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Musings From Abroad

France president Macron battles far-right opponent Le Pen in run-off voting

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France President Emmanuel Macron will know his fate of retaining his position as French voters begin casting their ballots Sunday for the presidential run-off between him and his far-right challenger, Marine Le Pen.

In the earlier round of voting on Saturday, Le Pen had come closest to claiming victory for the far-right for the first time but there was no clear winner, forcing a re-run.

Macron had gone into the election with a stable lead in opinion polls, an advantage he consolidated in the frenetic final days of campaigning, including a no-holds-barred performance in the pre-election debate, but his confidence was shaken by the close run Le Pen gave him which had forced another round of voting.

The electoral stakes are huge for both France and Europe, with Macron pledging reform and tighter EU integration, while Le Pen, who could be France’s first female president if she emerges victorious, insists the bloc should be modified in what opponents describe as “Frexit” by another name.

Macron has also opposed Le Pen’s plan to make it illegal to wear the Muslim headscarf in public, though her team has walked back the proposal ahead of the vote, saying it was no longer a “priority.”

The pair have also clashed on Russia, with Macron seeking to portray Le Pen as incapable of dealing with the invasion of Ukraine, due to a loan her party took from a Russian-Czech bank.

If he wins the run-off, Macron who got into power in 2017 as the youngest French President at the age of 39, would be the first president to win re-election in two decades since Jacques Chirac in 2002.

Independent polls have shown Macron with a lead of around 10 percentage points, a much closer outcome than in 2017, when the same two candidates faced off and Macron carried the day with 66% of the vote.

Musings From Abroad

Italian firm, Eni signs $8 billion Libya gas deal as PM Meloni visits Tripoli

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With the aim of boosting energy supplies and other markets, Libya’s National Oil Corporation (NOC) signed an $8 billion gas production deal with Italian energy company Eni.

The deal, which comes despite the insecurity and political chaos in the North African country was signed during a visit to Tripoli by Italy’s Prime Minister Giorgia Meloni, aims to increase gas output for the Libyan domestic market as well as exports, through the development of two offshore gas fields.

Meloni met Libya’s Prime Minister Abdulhamid al-Dbeibah, head of the internationally recognised Government of National Unity (GNU) in Tripoli for talks that also focused on migration across the Mediterranean.

At a joint news conference with Descalzi, the NOC chief, Farhat Bengdara, said the gas deal had a duration of 25 years and called it the most important new investment in Libya’s energy sector for a quarter of a century.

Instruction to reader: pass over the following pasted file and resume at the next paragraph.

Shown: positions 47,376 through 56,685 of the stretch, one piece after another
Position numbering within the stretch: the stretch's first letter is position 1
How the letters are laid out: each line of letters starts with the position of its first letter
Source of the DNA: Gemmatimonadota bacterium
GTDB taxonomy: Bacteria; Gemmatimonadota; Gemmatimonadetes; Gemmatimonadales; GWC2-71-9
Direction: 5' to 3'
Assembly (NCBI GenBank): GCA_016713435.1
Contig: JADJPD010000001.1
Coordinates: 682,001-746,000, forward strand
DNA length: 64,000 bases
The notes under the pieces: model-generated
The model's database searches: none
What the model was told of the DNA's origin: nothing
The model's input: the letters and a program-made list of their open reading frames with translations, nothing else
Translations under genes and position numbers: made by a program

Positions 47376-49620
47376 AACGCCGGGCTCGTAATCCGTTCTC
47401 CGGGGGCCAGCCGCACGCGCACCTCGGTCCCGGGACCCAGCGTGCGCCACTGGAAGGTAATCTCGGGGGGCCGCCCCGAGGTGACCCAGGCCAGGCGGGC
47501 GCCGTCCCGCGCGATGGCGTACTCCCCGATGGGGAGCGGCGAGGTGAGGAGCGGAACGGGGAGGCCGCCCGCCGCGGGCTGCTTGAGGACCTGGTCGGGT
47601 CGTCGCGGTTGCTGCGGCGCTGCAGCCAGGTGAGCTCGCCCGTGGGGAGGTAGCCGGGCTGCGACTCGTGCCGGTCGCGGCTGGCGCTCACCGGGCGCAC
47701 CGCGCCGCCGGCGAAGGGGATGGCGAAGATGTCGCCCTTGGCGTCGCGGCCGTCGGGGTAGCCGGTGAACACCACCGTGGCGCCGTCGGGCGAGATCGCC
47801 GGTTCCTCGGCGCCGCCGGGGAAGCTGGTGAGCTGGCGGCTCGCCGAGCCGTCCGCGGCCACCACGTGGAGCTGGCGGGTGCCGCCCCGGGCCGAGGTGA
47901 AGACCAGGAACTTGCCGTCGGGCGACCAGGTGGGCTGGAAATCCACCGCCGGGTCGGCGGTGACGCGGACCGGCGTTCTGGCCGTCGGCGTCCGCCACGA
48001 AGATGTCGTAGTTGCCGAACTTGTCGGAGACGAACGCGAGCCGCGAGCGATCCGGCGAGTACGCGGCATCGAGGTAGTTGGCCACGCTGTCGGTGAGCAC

According to a statement by Eni’s chief executive, Claudio Descalzi, the output will begin in 2026 and reach a plateau of 750 million cubic feet per day.

“This agreement will enable important investments in Libya’s energy sector, contributing to local development and job creation while strengthening Eni’s role as a leading operator in the country.”

Since the beginning of the current Russia/Ukraine war, European countries have sought alternate gas sources outside Russia. Italy on its part has already taken a lead in sourcing gas from Algeria, building a new strategic partnership there that includes investment to help state energy company Sonatrach reverse years of declining output.

Libya is the fourth natural gas producer on the African continent, and oil and gas resources largely contribute to Libya’s export trade. The country developed a strong oil sector after major oil discoveries in the late 1950s.

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Musings From Abroad

EU chief, Josep Borrell, wants South Africa to influence ceasefire with Ukraine

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The regional bloc,  European Union wants South Africa to influence Russia to stop its ongoing war with Ukraine.

The EU’s foreign policy chief Josep Borrell on Friday raised expectations that the African country will use its good relations with Russia to convince it to stop the war in Ukraine.

Borrell, while speaking alongside South Africa’s foreign minister Naledi Pandor in the capital Pretoria, said “The EU isn’t asking South Africa to choose sides, just asking countries across the world to stand with the UN Charter.”

The EU considers South Africa an important partner in the rules-based international order, he added.

Pandor said: “It is not just South Africa and other African countries that must play a role in seeking peace.”

Full diplomatic relations between South Africa and Russia were established in 1942 as the Soviet Union. Russia has an embassy in Pretoria and a consulate-general in Cape Town. South Africa has an embassy in Moscow.

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